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Old 10-30-2010, 07:44 PM   #3571
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Gulf Island Building.


I use some of the jeweler's rouge on the hand held on one side and tooth paste on the other. Tooth paste is about 8,000 grit and does a great job polishing tools.

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Old 10-30-2010, 07:53 PM   #3572
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$20.00 is a bargain for a tool like that. Can you resharpen the blades? Do they come off so they can be honed?
I just looked at that Jim...and yes, the blade comes off. So you could definitely re-sharpen it.

Plus, of course, they will be happy to sell you a replacement blade!
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Old 10-30-2010, 07:56 PM   #3573
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Hey buddy, what kind of sharpening system do you have for sharpening your chisels and blades?
I prefer to use the Japanese water stones, Jim. I find that they cut quickly and easily. I have a number of the very small stones as well, which can be used for gouges and the like.

I haven't used them in awhile (the small ones) so maybe I should dig them out to remind myself what I have!
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Old 10-30-2010, 07:58 PM   #3574
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I have a hard felt wheel with jewelers polishing compound to sharpen my carving knives. I have to sharpen my planer blades by hand.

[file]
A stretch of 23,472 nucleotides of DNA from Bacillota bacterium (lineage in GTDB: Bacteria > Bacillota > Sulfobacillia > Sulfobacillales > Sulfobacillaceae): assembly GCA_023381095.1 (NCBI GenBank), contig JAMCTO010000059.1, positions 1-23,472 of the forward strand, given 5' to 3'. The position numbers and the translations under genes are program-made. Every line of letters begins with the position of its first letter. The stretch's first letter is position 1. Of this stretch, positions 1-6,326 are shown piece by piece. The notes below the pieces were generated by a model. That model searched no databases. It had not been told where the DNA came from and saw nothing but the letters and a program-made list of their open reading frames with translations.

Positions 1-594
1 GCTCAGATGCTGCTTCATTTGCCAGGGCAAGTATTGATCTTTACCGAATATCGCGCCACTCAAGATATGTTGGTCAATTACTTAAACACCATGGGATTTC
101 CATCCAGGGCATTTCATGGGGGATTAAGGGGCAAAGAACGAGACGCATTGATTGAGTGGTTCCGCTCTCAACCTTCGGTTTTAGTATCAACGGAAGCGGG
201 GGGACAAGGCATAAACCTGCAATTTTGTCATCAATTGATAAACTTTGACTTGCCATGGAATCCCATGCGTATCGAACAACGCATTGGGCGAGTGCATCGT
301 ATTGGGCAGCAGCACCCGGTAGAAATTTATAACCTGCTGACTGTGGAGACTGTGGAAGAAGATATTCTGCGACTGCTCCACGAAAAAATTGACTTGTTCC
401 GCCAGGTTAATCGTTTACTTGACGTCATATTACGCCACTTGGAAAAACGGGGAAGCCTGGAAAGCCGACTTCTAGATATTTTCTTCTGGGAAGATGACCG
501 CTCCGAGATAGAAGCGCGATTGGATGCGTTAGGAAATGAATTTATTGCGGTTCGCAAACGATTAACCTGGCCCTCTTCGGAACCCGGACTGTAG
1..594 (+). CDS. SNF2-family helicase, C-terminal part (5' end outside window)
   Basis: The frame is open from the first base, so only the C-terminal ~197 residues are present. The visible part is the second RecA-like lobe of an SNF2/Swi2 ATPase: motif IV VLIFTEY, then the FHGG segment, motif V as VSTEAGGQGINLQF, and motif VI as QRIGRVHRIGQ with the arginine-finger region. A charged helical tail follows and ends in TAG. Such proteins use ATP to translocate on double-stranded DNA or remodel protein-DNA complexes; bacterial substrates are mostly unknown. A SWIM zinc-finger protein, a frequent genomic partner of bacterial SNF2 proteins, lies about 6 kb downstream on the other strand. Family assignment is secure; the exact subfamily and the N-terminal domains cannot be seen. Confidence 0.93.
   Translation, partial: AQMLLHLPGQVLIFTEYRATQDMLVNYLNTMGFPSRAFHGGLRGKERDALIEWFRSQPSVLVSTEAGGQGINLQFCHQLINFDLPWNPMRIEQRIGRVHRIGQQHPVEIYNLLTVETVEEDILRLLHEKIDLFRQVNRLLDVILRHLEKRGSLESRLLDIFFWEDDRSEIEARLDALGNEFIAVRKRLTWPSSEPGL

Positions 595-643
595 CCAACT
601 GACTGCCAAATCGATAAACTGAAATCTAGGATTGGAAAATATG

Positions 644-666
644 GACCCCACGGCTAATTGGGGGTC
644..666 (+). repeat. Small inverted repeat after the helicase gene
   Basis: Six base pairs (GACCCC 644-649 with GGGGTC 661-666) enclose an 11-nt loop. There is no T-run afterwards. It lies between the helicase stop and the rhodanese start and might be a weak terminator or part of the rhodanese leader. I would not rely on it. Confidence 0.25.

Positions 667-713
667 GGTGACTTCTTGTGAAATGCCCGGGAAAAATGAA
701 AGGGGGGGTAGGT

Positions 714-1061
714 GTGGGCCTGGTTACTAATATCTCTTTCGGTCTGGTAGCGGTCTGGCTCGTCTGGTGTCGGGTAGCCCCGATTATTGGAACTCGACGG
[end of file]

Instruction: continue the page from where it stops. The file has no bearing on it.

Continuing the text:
I have the felt wheel as well. I believe I have two compounds for that, the one I seem to use most often is the green one. Not sure what they call that...again, it's something I got from Lee Valley.
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Old 10-30-2010, 08:00 PM   #3575
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I use some of the jeweler's rouge on the hand held on one side and tooth paste on the other. Tooth paste is about 8,000 grit and does a great job polishing tools.
Remember when you were a kid...did you ever make any of those plastic car models and then spray paint them?

I used to use toothpaste for a cut polish way back then. I had no idea at all what the grit was, but I wouldn't doubt in the least that it's about 8,000.
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Old 10-30-2010, 08:01 PM   #3576
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I have the felt wheel as well. I believe I have two compounds for that, the one I seem to use most often is the green one. Not sure what they call that...again, it's something I got from Lee Valley.
I didn't get mine from Lee Valley, was your out of round pretty bad when you first put it on your grinder?
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Old 10-30-2010, 08:04 PM   #3577
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Buddy, I didn't think about using tooth paste as a polishing compound on paint but I know it would work.